SARPEDON, in Greek legend, son of Zeus and Laodameia, Lycian prince and hero of the Trojan war.
In later tradition, Sarpedon was the son of Zeus and Europa and the brother of Minos.
His chief exploits during the war were his defence of the wounded Sarpedon, his fight with Ajax, son of Telamon (his particular enemy), and the storming of the Greek ramparts.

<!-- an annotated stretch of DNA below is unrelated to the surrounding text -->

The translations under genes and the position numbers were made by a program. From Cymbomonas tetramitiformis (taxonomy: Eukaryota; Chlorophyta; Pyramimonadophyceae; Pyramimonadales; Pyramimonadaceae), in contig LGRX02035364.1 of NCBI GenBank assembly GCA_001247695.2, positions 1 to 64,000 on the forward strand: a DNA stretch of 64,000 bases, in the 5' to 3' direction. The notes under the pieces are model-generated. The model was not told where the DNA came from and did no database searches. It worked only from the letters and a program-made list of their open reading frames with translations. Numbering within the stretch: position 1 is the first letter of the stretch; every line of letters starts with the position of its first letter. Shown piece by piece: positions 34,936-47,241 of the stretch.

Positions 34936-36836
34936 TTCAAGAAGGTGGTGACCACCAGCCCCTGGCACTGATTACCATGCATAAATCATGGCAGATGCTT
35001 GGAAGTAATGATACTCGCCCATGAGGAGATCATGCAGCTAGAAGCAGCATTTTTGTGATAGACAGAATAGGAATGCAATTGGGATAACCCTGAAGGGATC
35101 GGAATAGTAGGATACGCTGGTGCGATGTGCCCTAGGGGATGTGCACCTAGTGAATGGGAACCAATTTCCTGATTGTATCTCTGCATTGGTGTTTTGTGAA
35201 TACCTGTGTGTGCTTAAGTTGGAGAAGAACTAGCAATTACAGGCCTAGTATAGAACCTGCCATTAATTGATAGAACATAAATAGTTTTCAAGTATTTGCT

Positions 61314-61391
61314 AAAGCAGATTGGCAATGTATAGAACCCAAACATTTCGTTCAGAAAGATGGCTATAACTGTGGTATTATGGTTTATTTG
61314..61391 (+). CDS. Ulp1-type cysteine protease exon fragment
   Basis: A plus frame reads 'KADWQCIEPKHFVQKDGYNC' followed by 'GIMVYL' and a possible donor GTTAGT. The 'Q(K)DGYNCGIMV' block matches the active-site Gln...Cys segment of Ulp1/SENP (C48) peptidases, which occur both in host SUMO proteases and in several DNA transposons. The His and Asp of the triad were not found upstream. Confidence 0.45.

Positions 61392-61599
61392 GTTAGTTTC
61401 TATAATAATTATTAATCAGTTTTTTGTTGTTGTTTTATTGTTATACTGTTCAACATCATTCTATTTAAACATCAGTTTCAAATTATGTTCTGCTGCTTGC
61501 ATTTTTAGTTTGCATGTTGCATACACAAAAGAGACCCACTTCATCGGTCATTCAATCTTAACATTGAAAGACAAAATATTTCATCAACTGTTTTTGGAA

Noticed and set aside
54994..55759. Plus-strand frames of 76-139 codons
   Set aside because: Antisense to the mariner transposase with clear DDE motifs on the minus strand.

He was so weak that the under-secretary, Robert Wood, author of an essay on The Original Genius of Homer, would have postponed the business, but Granville said that it "could not prolong his life to neglect his duty," and quoted the speech of Sarpedon from Iliad xii.
The Lycian Sarpedon was believed to have taken part in the Trojan war.
Patroclus drives back the Trojans - kills Sarpedon - is himself killed by Hector.
He was a Lycian prince who, along with his cousin Sarpedon, assisted Priam in the Trojan War.